Our main target area was in, and around the junction of the Uey and Cuyuní rivers, the area that will be strongly affected by the proposed pit mine and which is being currently degraded by numerous illegal miners. The Cuyuní is the main river system of this region it in turn flows from eastern Venezuela into the Essequibo River of Guyana. There are no roads in the area, so our transportation was by river using four large dug-out style canoes, and in part by air, via helicopter, to establish a forward camp in the foothills of the Sierra de Lema. An advance team had set up the most luxurious base camp that I have experienced, along the Uey, including a generator for providing light at night and charging laptop computers, large work tables, and an ample roof under which to pitch hammocks. The camp was situated on a high bank, which in this area is critical in avoiding the effects of the wildly fluctuating river levels. With approximately 23 feet of rainfall per year (compared with about 4 feet per year in Florida), the Cuyuní basin is one of the wettest in South America, with the river fluctuating up to 10 feet in a day. Even though we were there in the “dry season,” it rained on average three times a day. The wet season must be a truly aquatic experience.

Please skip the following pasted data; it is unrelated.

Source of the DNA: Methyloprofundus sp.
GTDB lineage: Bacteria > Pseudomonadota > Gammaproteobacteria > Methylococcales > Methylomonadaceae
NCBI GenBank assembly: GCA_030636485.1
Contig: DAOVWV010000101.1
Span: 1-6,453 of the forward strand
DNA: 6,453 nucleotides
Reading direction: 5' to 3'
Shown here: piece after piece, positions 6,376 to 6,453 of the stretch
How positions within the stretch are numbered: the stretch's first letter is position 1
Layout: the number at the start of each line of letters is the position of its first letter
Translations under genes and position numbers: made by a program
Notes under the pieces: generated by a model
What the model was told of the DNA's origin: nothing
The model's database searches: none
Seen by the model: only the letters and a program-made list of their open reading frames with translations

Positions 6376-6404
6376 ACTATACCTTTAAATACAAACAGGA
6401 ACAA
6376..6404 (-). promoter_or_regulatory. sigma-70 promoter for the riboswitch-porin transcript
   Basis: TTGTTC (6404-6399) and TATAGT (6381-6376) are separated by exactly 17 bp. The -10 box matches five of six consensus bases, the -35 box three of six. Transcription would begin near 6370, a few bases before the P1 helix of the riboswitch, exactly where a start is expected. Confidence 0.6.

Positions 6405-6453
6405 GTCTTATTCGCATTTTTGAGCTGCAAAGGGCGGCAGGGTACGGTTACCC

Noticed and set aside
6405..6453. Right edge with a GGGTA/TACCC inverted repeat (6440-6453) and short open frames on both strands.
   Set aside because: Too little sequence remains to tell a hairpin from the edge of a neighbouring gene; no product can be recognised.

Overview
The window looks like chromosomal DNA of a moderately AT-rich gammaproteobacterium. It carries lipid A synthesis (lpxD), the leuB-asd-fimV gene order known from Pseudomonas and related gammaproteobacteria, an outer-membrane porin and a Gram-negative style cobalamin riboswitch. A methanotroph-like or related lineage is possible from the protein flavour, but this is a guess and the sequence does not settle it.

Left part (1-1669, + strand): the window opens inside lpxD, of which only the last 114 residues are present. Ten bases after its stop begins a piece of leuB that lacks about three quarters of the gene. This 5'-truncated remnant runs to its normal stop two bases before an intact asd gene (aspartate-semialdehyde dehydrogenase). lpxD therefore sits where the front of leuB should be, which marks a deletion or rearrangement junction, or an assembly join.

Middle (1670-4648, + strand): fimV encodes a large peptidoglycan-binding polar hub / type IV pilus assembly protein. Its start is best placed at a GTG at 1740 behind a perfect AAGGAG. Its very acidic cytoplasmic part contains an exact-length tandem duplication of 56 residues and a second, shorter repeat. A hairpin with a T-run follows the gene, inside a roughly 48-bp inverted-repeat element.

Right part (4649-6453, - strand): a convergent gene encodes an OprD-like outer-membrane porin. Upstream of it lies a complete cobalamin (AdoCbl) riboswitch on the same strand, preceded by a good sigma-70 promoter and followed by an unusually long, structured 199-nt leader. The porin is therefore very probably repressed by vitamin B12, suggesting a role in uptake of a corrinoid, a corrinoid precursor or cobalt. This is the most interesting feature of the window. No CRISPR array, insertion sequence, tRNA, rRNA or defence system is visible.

Arriving at the muddy, makeshift port to begin our journey, we were surprised to find dozens of boats loading and unloading provisions. We learned that normally only one or two boats would be at the port on any single day, but gold-fever was raging in the area, fueled by a new find high up the Cuyuní and by rapidly rising international gold prices. Little seems to be done by the government to curb these illegal operations in what is a virtually lawless area of the country. After arriving at base camp an hour upstream from the port and claiming our sleeping berths, we began work. Boats would depart and arrive at all times of day, well before dawn for the birders and late at night for the mammalogists. The ichthyologists impressed me with their willingness to jump into the murkiest of waters to ply their nets, and would come up with a wide array of fishes (some upon which we would later dine), and would occasionally even net a stingray or an electric eel. The limnologists carefully sampled fish tissues to later be analyzed for mercury contamination, a byproduct of the illegal miners. The kitchen was always open, and the food good and filling. Our paramedic, Sol, earned her keep tending to the numerous minor scrapes and cuts, and she also doctored one of our guides through a sting from a Tityus scorpion, known to be highly venomous. His evacuation by river in the middle of the night was a sobering experience, and the treatment that he received, including an unusual injection of scorpion anti-venom may have saved his life. Only one other evacuation was required, this one by helicopter, when another scientist slipped on some rocks at a secondary camp and dislocated his shoulder.